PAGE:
Norway. Improving Patient Safety in Norwegian Hospitals through a Standardized Approach toward the Measurement and Monitoring of Adverse Events

Ellen Tveter Deilkas, Geir Bukholm, and Anen Ringard

CONTENTS

Background..........................................................................................................222

Why Did Norway Choose to Monitor Adverse Events in All Hospitals? ....223

How the Monitoring Was Mandated and Organized....................................224

Why Did the Monitoring of Adverse Events Succeed?.................................224

Conclusion............................................................................................................226

Background

In Norway, as in most European countries, health coverage is statutory and opting out is not permitted. Patients have no discretion over what is covered, but they are allowed to select their healthcare provider. Healthcare provision is organized at two hierarchical levels: municipal (local) and national. Municipal authorities are responsible for primary care and enjoy a great deal of freedom in organizing health services.

Specialist care is the national government's responsibility. The National Ministry of Health and Care Services owns four regional health authorities (RHAs), which in turn own hospital trusts. The ministry governs through directives, annual budgets, and meetings. Annual directives from the Directorate of Health—a subordinate body of the ministry involved in planning and implementing healthcare policies—supplement the ministry's directives (Ringard et al., 2013).

The Norwegian healthcare system has been through substantial changes in recent decades (Ringard et al., 2013). Currently, several large-scale changes are either being implemented or evaluated by the government. On January 1, 2016, a major reform took place in the central health administration system, merging a number of public agencies into fewer and larger units. A political initiative addressing the relationship between the national government and the RHAs is also underway. Locally, the number of hospital trusts providing acute/emergency surgical care is being re-evaluated, and municipal reform, including a reduction in the number of municipalities, is under consideration.

In addition to these potential structural reforms, there is ongoing debate over service content. There has been discussion about priority setting (i.e., how to best allocate scarce health resources), and initiatives aimed at enhancing patients' choice of hospital provider are being implemented. Increased attention is also being paid to issues relating to quality and patient safety within the public health services (Deilkas et al., 2015b).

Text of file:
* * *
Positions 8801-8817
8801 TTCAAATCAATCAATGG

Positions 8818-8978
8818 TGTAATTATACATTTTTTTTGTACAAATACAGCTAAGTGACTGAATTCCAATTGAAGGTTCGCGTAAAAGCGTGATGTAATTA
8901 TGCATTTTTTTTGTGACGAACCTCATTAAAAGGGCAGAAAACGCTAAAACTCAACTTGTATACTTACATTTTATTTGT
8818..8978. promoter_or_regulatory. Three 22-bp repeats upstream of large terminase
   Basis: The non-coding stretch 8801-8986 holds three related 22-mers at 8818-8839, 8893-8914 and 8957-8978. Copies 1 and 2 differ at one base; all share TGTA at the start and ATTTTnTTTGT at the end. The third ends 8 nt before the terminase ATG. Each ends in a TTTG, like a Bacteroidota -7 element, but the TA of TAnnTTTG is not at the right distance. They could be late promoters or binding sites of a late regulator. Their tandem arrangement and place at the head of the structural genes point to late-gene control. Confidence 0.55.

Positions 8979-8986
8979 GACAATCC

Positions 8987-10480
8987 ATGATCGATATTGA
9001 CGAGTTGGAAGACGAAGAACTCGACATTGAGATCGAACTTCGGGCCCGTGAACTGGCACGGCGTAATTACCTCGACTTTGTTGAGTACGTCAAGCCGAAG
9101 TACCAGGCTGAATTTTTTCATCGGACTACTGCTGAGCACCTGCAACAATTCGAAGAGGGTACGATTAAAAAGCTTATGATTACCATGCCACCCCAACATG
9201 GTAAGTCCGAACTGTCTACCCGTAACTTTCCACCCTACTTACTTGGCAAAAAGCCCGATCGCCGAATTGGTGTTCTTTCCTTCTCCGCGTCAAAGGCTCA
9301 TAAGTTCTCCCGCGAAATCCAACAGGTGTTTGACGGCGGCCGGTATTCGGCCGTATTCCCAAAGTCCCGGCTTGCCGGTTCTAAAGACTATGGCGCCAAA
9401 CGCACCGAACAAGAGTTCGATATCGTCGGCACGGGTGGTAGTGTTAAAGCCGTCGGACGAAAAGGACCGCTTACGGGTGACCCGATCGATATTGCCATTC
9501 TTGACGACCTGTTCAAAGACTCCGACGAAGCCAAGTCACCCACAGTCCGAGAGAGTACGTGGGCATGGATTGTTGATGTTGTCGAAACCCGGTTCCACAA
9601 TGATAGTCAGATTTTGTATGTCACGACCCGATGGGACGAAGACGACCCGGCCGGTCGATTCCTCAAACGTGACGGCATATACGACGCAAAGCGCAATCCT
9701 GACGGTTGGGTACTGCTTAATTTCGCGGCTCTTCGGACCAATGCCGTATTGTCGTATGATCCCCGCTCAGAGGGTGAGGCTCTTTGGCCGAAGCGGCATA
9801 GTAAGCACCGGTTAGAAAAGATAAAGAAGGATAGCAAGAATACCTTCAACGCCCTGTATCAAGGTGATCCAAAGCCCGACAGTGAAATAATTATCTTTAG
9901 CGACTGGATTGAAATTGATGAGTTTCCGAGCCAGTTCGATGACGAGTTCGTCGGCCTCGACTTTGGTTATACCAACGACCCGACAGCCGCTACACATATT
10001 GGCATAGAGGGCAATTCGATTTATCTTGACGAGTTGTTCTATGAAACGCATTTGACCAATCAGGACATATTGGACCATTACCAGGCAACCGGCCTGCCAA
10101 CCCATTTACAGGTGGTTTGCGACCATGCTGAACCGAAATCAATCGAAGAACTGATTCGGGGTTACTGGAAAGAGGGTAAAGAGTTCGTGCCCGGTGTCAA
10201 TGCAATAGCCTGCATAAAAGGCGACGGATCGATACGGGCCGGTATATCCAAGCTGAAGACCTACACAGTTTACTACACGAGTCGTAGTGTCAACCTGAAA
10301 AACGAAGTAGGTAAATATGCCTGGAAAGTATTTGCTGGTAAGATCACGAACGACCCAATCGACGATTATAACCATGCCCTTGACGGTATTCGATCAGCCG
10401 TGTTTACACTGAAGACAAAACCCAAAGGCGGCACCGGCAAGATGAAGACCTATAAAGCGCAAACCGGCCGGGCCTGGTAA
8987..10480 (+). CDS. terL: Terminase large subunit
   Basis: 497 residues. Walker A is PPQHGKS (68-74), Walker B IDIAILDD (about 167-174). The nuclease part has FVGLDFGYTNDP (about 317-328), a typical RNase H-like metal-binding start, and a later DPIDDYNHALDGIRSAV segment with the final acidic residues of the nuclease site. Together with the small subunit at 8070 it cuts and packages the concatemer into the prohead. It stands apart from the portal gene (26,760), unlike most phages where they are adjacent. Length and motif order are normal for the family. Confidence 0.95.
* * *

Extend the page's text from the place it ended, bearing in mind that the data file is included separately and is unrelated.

Prevention and follow-up of adverse events (AEs) in health and care services are among the most visible quality and safety issues on the health policy agenda. In November 2015, an expert committee, appointed by the ministry in 2013, published a public report on AEs. According to its mandate, the committee was to review how AEs and suspicion of legal violations within the health and care services are subsequently followed up. Thus, the report contains both a review of the current situation on AEs and assessments, as well as policy recommendations (Ministry of Health and Care Services [Norway], 2015).

There are several sources of information for AEs in Norwegian hospitals. Death and severe patient injuries are reported to the National Board of Health Supervision. The board received 1271 reports between June 1, 2010 and December 31, 2014. In 2014, of 414 reported incidents, 303 involved deaths and 63 involved severe injuries. The National Reporting and Learning

System (NRLS), established in 2012, also receives reports from hospital trusts on the number and type of AEs and "near misses." The NRLS received about 9500 reports in 2014, of which almost a fifth were classified as severe injuries or leading to death. The System for Patient Injury Compensation (NPE) also provides information on AEs. In 2014, more than 60% of all individual patient claims came from the four RHAs (total number of claims was 5217) (Ministry of Health and Care Services [Norway], 2015). Since 2005, there has also been a national registry for incidence of surgical site infections.

While all of these systems provide valuable information, it is impossible to obtain an estimate of the national level of AEs based solely upon these sources. However, quantitative and standardized information about AEs and harm in Norwegian hospitals is available through medical record review using the Global Trigger Tool (GTT) (Deilkas et al., 2015a; Griffin and Resar, 2009). Our success story examines the development of Norway's national system for monitoring AEs. The monitoring is based on the GTT method, which the Institute for Healthcare Improvement developed to standardize and streamline medical record reviews. The records of 10 adult patients are randomly selected from hospital discharge lists every fortnight. Records are reviewed with criteria (triggers) indicating risks of AEs. Results are analyzed in time series with statistical process control.

 
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